An easy way to know if your Costus woodsonii is lacking water is to under-weigh its pot, if it looks light, it means that the soil and the roots are probably quite dry, and therefore need water!
If the soil in the container is completely dry, you must first moisten it to guarantee that your plant’s roots absorb the benefits of the water. One common mistake is to drown the Red button ginger right away after a dry time because you think it needs a lot of water.
This is the case, but giving too much water at once is the best way to finish it off, you should actually water the soil normally, resuming a quiet watering rhythm.
Caring Tips for Costus woodsonii
Your plant needs water to survive, but it’s crucial to balance the amount and timing of watering. As we previously mentioned, overwatering could be catastrophic for your Costus woodsonii.
The best way to know if your plant needs water or not is to touch the soil, if you feel it is still wet, it is probably a good idea to wait a few more days.
Always keep temperatures stable
It is also a good idea to keep your Costus woodsonii at a stable temperature (especially if it is kept indoors!). At GreenShack, we generally recommend staying in the 65 and 85 degrees F range. Of course, do not place your Costus woodsonii near a source of hot (or cold) air such as A/C units, radiators or the like.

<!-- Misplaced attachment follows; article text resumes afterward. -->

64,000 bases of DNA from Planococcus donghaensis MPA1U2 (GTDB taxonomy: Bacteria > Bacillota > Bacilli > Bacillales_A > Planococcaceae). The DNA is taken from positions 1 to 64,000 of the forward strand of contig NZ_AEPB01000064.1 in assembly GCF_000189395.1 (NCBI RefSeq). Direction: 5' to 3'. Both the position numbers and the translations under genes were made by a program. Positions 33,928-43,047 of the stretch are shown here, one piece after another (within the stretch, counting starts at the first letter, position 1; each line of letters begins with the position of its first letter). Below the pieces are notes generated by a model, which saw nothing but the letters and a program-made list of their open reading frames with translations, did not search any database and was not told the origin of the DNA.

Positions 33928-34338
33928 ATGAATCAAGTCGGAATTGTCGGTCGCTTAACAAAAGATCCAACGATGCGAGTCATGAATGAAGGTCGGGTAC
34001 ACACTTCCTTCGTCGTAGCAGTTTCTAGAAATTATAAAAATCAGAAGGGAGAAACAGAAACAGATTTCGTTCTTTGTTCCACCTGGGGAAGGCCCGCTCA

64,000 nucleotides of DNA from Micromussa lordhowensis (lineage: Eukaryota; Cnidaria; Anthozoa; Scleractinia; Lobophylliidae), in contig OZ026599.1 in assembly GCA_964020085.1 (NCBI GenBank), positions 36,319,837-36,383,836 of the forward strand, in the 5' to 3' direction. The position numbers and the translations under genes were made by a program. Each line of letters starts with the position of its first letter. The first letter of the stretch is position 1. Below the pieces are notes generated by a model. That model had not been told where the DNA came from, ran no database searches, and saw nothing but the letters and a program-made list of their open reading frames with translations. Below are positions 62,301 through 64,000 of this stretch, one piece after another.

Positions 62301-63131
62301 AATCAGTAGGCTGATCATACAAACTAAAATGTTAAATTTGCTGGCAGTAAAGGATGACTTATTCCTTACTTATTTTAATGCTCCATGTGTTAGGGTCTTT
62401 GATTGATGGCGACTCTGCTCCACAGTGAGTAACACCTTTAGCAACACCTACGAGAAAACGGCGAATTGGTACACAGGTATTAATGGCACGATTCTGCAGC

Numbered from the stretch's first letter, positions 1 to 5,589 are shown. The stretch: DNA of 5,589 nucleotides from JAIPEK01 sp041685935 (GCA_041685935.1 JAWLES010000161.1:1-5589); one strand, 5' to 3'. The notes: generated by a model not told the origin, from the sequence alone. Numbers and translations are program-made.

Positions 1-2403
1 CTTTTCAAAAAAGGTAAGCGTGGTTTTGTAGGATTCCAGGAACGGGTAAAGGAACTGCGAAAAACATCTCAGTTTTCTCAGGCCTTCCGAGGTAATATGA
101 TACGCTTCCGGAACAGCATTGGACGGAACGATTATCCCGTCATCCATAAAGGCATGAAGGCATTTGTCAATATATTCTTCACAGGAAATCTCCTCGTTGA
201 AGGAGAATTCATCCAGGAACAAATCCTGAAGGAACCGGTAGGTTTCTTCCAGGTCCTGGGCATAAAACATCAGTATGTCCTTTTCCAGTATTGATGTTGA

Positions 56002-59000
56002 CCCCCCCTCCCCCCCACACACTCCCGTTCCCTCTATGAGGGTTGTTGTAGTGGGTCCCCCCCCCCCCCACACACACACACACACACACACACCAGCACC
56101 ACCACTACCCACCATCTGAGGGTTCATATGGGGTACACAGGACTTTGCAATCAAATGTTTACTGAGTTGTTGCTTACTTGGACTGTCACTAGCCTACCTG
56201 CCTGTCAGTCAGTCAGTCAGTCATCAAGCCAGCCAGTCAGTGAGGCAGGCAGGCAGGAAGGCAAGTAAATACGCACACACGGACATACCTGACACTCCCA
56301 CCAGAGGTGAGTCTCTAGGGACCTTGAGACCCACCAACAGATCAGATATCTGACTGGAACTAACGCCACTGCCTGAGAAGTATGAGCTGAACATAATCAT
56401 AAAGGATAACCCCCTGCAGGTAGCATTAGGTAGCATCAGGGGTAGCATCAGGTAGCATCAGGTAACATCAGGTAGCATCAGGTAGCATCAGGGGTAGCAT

Keep your Red button ginger Dust-Free
This one concerns indoor plants, just like on your furniture, dust is also deposited on the leaves of your indoor plants, the problem is that it can prevent them from receiving the necessary light, this would slow down (or even stop) the photosynthesis process, and eventually, they would lose their colors.
This would be a true journey into hell for your Red button ginger and would also satisfy the pests.
Take a microfiber cloth and gently massage the plant’s leaves to get rid of the dust. Use a damp cloth to make dust removal easier, but avoid using corrosive materials like rubbing alcohol!
Keep drainage in mind
If you have a tendency to overwater, you should be mindful of your drainage, and if they don’t already have them, we suggest selecting a saucer and a pot with drainage holes.
If your pots don’t already have holes in them, you can add volcanic rocks (or any other pebbles with holes) to the bottom of your pot in the meantime. This will assist in creating a channel and keep the water from pooling there for an extended period of time, protecting the roots from decay.